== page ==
Change underway at Greensboro United Way

By Todd Cohen

GREENSBORO, N.C. — As it begins its annual fundraising campaign, which aims to raise 3.5 percent more than it did last year, United Way of Greater Greensboro is undergoing changes in its strategy and top leadership.

In recent weeks, United Way has lost its vice president of donor relations, hired a new chief financial officer and brought in a former executive at American Express as a consultant on its new “community impact” strategy, says Sue Cole, chair of United Way’s board of directors.

Aiming to make an impact on some of the region’s toughest health and human services problems, United Way is shifting its focus to collaborative efforts to help boost academic performance and grade advancement for children, improve health literacy, and strengthen the financial stability for individuals and families.

“A lot of things have to be done differently” as a result of that new long-term strategy, says Cole, who is managing partner at Sage Leadership & Strategy.

Marci Peace, former vice president for finance at Greensboro College, has joined United Way as vice president for finance and administration.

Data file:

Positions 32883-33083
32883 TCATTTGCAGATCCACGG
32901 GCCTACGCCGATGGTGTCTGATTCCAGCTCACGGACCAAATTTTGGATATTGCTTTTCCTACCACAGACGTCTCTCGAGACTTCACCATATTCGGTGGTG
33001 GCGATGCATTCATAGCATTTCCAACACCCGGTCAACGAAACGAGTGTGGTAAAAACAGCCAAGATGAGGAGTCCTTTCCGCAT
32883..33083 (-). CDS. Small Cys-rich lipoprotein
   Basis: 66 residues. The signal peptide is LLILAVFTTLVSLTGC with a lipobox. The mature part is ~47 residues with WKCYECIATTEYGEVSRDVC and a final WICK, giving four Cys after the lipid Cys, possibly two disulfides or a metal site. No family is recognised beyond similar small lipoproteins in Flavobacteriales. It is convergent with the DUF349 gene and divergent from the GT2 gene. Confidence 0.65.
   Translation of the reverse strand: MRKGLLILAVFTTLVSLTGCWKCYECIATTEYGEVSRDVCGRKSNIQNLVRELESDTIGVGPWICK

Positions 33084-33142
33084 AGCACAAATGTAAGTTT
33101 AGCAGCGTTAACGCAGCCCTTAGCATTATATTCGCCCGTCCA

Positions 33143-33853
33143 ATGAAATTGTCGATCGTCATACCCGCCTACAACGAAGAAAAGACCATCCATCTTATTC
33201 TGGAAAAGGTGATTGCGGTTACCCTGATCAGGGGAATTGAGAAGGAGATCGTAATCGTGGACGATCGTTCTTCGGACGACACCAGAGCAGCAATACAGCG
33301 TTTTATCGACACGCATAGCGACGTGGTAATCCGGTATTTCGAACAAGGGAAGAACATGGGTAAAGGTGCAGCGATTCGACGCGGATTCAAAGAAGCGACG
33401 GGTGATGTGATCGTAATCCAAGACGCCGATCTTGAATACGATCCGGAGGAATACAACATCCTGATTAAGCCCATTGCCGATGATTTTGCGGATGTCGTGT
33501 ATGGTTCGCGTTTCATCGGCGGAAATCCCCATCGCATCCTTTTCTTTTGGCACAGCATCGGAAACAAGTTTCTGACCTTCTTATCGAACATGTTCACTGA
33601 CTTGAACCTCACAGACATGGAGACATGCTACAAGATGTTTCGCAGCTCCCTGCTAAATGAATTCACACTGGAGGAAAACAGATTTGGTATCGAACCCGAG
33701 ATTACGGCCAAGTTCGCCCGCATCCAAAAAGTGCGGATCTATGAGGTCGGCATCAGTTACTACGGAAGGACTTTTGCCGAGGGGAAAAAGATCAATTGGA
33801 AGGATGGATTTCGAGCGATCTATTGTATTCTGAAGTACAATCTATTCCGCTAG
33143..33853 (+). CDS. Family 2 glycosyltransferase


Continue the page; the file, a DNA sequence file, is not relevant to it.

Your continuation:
And United Way’s board has hired Michelle Gethers-Clark, president at The Center for Service and Leadership and former senior vice president and general manager for card operations at American Express, as a consultant on an interim basic on the community impact strategy.

Cole says Gethers-Clark is “coaching and mentoring all of our employees about the processes and strategies related to the community impact model, as well as fundraising strategies.

“As we’re moving to this new model, we’re looking not only at how we impact the community, but also how we’re doing business inside the organization,” Cole says.

She says the campaign, which has a goal of $11 million and is chaired by Harold Martin, chancellor at N.C. A&T State University, is “going very well.”

An event earlier this month for women donors was attended by over 150 women and raised about $15,000, or triple what it raised at its inaugural event last year.

Keith Barsuhn, president and CEO of United Way, says Gethers-Clark is working to “help us align our internal processes and strategies and tactics” to the organization’s new strategic plan.

“That enables key people, including myself, to be laser-focused on the campaign,” he says.

The “transformational changes” at United Way, including the way it works externally with community partners and stakeholders, and internally among staff, have elicited a range of responses from employees, he says.

“For some people, it’s exciting,” he says. “For some people, change is concerning.”

In addition to the former chief financial officer, who left early last summer, Barsuhn says, United Way’s former marketing director left in the spring, and a development officer left at the same time for another job.

“I am excited about the success of our new direction,” he says. “I feel very confident about our ability to achieve the goal.”

United Way also has set a “stretch” goal of $11.25 million, representing an increase of 5.9 percent from the total raised last year.

That larger goal, Barsuhn says, is “in our sights, too.”

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